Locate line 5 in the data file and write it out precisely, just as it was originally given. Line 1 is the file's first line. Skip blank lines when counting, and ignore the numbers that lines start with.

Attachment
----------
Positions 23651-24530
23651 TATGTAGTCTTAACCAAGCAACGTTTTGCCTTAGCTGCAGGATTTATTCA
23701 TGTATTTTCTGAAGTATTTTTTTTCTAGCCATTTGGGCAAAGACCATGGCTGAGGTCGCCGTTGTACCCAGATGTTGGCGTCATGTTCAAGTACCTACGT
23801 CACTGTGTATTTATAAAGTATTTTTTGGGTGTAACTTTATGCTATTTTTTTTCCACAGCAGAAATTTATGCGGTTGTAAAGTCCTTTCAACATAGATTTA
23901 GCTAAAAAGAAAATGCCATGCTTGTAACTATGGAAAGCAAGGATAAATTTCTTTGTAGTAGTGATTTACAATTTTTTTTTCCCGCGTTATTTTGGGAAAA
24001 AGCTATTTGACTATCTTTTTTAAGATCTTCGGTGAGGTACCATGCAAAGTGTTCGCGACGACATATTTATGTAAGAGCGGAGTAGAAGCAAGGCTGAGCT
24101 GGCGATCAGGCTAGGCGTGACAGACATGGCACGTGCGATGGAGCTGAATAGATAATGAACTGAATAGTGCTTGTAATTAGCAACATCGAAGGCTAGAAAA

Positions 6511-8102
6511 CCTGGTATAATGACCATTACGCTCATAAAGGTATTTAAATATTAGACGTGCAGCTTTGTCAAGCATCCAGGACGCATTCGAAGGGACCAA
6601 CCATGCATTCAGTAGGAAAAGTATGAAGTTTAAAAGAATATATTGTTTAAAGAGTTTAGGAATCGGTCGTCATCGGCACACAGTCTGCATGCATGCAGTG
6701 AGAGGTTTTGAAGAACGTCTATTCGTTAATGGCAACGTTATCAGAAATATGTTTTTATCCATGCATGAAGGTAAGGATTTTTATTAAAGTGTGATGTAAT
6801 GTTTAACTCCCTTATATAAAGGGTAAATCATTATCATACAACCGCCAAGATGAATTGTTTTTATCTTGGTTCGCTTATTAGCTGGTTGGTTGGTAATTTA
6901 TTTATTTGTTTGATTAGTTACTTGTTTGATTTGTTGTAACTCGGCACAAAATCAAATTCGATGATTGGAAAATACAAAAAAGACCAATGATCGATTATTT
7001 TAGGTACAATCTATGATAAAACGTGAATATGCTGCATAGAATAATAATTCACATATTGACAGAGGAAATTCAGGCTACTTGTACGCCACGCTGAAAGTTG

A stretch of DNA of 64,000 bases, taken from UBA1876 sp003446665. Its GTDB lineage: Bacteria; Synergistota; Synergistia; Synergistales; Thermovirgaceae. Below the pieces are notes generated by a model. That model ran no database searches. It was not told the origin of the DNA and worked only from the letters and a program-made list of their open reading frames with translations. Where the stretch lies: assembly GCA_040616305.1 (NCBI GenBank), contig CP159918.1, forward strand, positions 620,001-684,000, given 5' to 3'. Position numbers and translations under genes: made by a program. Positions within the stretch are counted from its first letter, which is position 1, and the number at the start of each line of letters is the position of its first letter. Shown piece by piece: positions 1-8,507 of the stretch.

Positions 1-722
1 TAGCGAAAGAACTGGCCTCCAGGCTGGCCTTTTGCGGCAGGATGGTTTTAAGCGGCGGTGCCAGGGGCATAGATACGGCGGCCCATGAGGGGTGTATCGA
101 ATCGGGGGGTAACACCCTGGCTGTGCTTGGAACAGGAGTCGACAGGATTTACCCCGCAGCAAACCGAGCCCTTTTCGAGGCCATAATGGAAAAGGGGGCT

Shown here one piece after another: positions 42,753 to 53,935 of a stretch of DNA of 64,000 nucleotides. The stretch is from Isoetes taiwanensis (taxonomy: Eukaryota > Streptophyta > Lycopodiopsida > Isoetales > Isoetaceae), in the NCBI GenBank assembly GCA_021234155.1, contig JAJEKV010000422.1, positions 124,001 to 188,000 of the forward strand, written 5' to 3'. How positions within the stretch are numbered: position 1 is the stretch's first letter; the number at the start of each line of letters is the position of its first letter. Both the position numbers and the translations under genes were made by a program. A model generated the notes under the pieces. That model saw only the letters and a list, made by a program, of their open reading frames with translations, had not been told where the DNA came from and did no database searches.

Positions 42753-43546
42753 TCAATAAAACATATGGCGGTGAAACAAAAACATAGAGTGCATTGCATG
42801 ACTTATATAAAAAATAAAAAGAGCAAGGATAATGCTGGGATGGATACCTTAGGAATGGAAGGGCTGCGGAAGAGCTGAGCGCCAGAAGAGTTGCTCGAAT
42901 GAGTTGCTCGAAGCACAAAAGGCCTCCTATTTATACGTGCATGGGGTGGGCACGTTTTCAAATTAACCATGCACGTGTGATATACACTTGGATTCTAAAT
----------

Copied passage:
23901 GCTAAAAAGAAAATGCCATGCTTGTAACTATGGAAAGCAAGGATAAATTTCTTTGTAGTAGTGATTTACAATTTTTTTTTCCCGCGTTATTTTGGGAAAA